- How to identify and then stay focused on top priorities in a fast-paced changing environment.
- How to avoid stress and burn out in themselves and others
- How to build skills in set areas (communication, influencing or negotiation skills for example)
- How to navigate internal politics and power struggles
- How to analyse their 360 feedback
- Personal career planning
- Life-work balance issues
This list is by no means exhaustive and many leaders find that the topics for discussion emerge as they build their relationship and trust with their coach.
So, what are the benefits of coaching for you as a leader?
- Leaders gain new perspective on everyday responsibilities from working with their coach. Taking the time to pause and reflect with a coach affords the leader an opportunity to take a more objective and detailed look at what they are doing and the impact they are having.
- Targeting coaching to a leader’s specific development needs makes a huge difference. By pinpointing exactly what the leader wishes to learn to do, do differently, or in some instances, stop doing, the leader with the support of their coach, can work on new techniques or strategies that will have the biggest impact.
- Coaching can help keep leaders stay aligned to the bigger organisational goals and targets. This can be really important especially for technical leaders who, day-to-day, may be very focused on the operational aspects of their accountabilities. Stepping back and looking at the broader goals and targets can ensure personal and the wider team or organisational targets are met.
- Coaching often creates a depth of qualitative insights that, alongside supportive self-analysis from the leader, can help them take more appropriate, well considered decisions. Whether its from clear signals or very subtle hints, coaching may also help spot and identify how leaders can maximise the effectiveness of themselves and their teams.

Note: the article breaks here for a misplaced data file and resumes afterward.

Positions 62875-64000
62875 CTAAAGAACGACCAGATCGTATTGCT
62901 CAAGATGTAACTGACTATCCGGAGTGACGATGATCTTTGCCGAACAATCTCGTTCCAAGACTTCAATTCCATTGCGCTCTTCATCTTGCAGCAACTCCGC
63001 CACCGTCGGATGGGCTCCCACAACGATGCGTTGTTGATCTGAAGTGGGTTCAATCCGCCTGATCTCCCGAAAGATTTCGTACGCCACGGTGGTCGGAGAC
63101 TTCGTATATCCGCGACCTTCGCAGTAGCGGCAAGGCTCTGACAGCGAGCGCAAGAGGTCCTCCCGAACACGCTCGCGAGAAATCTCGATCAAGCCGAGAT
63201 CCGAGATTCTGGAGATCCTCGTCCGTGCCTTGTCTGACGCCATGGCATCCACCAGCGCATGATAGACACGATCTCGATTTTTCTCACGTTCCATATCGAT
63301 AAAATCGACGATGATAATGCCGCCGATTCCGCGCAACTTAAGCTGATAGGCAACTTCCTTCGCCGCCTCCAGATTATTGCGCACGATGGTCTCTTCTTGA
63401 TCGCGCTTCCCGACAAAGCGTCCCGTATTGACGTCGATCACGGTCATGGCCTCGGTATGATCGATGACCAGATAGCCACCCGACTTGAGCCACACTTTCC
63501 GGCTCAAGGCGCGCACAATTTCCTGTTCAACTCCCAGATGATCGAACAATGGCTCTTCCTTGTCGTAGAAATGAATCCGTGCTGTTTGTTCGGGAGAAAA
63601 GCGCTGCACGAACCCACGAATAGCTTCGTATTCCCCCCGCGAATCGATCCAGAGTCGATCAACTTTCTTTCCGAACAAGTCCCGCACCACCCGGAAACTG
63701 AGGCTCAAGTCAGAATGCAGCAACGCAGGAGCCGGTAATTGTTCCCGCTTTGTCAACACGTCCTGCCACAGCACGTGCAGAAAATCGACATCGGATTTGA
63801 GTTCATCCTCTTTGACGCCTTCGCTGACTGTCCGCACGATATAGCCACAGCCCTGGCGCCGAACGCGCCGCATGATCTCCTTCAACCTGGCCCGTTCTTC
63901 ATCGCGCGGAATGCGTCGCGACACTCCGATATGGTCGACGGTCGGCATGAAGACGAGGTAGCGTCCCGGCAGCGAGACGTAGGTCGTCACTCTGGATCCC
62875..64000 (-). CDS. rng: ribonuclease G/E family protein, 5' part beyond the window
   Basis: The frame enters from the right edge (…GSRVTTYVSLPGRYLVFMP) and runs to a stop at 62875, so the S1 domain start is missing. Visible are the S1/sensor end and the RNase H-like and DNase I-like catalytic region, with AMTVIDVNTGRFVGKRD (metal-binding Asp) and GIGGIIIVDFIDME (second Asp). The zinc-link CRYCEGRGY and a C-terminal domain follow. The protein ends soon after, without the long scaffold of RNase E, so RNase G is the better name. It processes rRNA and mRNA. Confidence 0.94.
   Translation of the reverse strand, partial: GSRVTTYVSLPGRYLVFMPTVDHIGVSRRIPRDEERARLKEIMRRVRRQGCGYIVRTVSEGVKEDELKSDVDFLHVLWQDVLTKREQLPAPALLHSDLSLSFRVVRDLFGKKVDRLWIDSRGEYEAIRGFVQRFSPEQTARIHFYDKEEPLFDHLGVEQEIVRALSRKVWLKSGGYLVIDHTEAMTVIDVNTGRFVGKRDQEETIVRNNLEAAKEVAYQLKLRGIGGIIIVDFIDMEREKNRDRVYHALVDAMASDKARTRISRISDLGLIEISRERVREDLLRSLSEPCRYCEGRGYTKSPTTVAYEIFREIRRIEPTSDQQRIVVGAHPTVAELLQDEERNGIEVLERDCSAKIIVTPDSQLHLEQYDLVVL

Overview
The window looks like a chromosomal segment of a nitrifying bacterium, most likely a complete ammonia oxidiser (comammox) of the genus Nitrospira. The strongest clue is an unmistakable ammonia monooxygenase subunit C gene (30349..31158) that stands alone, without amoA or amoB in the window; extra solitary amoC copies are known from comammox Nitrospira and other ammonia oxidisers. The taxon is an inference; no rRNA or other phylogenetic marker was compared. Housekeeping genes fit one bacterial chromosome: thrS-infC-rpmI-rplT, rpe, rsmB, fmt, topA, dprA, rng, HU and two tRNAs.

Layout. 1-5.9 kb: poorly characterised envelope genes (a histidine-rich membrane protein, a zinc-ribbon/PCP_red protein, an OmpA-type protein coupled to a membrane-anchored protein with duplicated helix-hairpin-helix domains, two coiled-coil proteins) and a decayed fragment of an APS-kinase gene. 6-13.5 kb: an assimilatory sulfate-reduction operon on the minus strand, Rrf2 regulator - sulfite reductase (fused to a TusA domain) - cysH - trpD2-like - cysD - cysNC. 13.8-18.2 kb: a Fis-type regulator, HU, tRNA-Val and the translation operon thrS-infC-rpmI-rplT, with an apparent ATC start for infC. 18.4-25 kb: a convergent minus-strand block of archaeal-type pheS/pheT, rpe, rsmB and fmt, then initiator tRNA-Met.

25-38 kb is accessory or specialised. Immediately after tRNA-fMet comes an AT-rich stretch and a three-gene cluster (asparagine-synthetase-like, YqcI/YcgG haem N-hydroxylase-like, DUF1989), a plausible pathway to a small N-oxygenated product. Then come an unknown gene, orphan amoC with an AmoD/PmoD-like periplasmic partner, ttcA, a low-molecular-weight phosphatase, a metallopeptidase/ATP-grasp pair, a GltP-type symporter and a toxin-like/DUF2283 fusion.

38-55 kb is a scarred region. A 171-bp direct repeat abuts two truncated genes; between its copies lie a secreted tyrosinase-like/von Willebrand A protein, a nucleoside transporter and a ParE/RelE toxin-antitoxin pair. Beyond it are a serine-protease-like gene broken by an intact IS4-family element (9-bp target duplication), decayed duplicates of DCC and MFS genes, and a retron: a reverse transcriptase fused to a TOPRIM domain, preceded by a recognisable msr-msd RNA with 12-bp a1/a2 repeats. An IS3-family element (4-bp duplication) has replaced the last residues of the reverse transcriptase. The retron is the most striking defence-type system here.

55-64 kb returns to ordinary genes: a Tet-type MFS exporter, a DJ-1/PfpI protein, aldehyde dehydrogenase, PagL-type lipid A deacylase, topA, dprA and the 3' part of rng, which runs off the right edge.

There is considerable research to support the use of coaching as a valuable development tool. For example, the Institute of Coaching states that over 70% of individuals who receive coaching benefited from improved work performance, relationships and more effective communication skills. They also reported that 86% of companies feel that they recouped the investment they made into coaching.
If you are curious about what coaching could do for you here are my top tips for embarking on a successful coaching partnership. (You can read more on this on our blog post – How to choose an executive coach)
- Find the right coach for you. Have as many “chemistry” meetings with different coaches as you need to in order to find the coach whose skill, experience and style is the best fit for you
- Establish clear guidelines and a contract for the relationship and coaching process from the outset.
- Be prepared to be vulnerable, open and honest about your development needs.
- Share feedback. If something is not working, discuss it.
- Celebrate success and embrace failure as learning.